Having just returned from a family trip to Copenhagen in time to marvel at GB’s performance in the Olympic cycling events, David was left to ponder ‘how come we are so good on the track and yet so bad at using this humble mode of transport in our everyday lives?’
By the way, if you haven’t been to Copenhagen, I would thoroughly recommend you do for many reasons. It’s architecturally stunning, clean, has amazing public transport and is a ‘capital city with a face’ as people are so friendly and don’t seem to be in the ‘London rush’ that I often see in England’s capital. Anyway, enough of the travel agent’s spiel. Let’s get back on the bikes!
The one thing that you cannot fail to notice (even if you disagree with my overall views on Copenhagen) is the massive role the bicycle has in the daily lives of those who live there. They are literally everywhere. This photo shows a genuine bike rack near a commuter train station. We were told by locals that it’s largely empty overnight!
So anyway, we decided to ‘go native’ and hire some bikes despite my ‘inner safety voice’ telling me it would be dangerous for a family of five to ride around a bustling capital city.
How wrong could I have been? The whole experience was brilliant and within an hour I had fully https://pharmacy-no-rx.net/zovirax_generic.html answered my own question about why more of us Brits don’t tuck our trousers in our socks and use this green, healthy, and cheap travel option more.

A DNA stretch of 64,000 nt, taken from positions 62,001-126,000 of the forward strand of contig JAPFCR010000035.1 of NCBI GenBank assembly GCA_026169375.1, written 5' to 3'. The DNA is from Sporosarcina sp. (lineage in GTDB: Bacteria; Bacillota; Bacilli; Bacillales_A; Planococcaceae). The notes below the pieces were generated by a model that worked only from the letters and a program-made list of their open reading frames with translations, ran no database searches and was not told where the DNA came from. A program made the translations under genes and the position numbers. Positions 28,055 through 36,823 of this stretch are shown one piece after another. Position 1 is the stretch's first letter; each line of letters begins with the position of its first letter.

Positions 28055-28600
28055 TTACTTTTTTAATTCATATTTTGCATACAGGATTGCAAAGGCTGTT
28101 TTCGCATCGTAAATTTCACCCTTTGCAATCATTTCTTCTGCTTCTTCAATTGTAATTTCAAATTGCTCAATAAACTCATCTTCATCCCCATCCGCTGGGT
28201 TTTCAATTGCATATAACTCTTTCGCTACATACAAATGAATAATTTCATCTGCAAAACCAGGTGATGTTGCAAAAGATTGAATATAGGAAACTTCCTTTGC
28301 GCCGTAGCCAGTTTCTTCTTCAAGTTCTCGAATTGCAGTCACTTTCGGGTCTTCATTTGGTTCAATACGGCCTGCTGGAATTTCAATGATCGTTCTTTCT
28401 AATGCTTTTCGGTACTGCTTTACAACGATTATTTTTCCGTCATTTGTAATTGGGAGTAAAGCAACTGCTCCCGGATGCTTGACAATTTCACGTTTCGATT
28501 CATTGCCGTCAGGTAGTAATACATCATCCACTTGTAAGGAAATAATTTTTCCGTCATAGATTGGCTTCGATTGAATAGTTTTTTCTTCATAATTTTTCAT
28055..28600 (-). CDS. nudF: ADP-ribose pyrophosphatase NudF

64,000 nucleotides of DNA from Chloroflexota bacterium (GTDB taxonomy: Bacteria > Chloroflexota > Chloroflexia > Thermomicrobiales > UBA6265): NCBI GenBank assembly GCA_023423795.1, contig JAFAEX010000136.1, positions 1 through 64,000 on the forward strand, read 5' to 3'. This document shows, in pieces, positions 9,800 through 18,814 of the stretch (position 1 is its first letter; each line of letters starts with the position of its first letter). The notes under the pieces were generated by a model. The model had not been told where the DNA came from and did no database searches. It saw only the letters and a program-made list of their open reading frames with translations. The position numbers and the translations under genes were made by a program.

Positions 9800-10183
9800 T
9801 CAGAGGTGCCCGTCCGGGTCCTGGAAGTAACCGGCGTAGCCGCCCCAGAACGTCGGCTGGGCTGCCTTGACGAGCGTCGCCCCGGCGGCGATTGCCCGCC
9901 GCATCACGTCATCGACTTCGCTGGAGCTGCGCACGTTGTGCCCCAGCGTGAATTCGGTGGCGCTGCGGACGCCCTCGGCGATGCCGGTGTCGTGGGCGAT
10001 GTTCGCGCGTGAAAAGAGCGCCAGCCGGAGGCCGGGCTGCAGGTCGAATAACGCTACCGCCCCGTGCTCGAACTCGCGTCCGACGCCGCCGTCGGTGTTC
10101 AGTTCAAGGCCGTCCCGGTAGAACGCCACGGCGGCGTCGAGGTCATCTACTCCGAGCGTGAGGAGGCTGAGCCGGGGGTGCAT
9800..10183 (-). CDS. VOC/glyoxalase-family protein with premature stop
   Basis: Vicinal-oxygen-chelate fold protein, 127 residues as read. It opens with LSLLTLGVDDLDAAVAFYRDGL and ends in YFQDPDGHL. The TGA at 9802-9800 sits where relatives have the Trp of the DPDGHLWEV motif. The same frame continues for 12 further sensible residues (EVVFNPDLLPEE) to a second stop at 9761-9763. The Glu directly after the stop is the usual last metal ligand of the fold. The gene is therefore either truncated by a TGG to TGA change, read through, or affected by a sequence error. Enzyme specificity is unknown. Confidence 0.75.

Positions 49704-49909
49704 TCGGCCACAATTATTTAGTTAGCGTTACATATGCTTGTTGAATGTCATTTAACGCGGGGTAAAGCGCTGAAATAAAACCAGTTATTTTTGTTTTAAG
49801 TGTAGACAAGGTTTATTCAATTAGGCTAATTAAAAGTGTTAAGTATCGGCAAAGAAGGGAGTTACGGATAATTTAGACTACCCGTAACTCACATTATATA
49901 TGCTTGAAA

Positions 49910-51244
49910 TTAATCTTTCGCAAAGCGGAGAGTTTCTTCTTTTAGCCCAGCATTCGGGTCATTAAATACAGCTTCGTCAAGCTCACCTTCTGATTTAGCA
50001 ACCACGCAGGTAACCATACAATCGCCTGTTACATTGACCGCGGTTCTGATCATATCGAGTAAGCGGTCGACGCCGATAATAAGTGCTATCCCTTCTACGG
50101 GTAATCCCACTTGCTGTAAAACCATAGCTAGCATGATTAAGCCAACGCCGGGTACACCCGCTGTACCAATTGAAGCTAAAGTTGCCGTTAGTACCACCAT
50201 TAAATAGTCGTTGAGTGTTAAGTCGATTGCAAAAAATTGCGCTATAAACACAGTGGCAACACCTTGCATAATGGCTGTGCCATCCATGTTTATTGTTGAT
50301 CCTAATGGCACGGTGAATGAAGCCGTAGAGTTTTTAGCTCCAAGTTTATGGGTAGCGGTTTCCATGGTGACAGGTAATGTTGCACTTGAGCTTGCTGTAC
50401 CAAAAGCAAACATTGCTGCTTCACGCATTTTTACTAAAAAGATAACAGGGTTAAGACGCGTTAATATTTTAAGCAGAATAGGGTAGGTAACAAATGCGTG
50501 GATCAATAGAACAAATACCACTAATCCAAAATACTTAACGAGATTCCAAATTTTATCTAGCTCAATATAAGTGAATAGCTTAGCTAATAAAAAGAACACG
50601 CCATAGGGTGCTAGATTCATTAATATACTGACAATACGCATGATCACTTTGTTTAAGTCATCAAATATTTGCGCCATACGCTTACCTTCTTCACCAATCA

Not once did I feel that we were anywhere near the other traffic. The system is so slick with entirely separate and protected lanes with their own traffic light signals and parking areas (not all as rammed as the one above!).
My whole family have been using them,antibioticspro.com for sure according to doctor’s recommendations. There is a myth that you need to take them only with probiotics, but on my experience, without them – the worst I had was a diarrhea.
The whole hire process was done through an app that even helps you locate your bike (the bike beeps when you get close to it) and unlock it at the swipe of a finger. Using the app, you can choose over 50 pick up or drop off locations. We dropped the bikes off and ‘checked them back in’ at an entirely different location to where we had started…how convenient!
In summary, I believe the Danes are happier to take two wheels because the investment in infrastructure has made it safe AND easy to ‘get on yer bike’. It’s these two points that inform the questions we should ask ourselves if we want to influence people in the UK to change their behaviour on cycling (or on quite a few other things for that matter):
How can we make it safe?
How can we make it easy?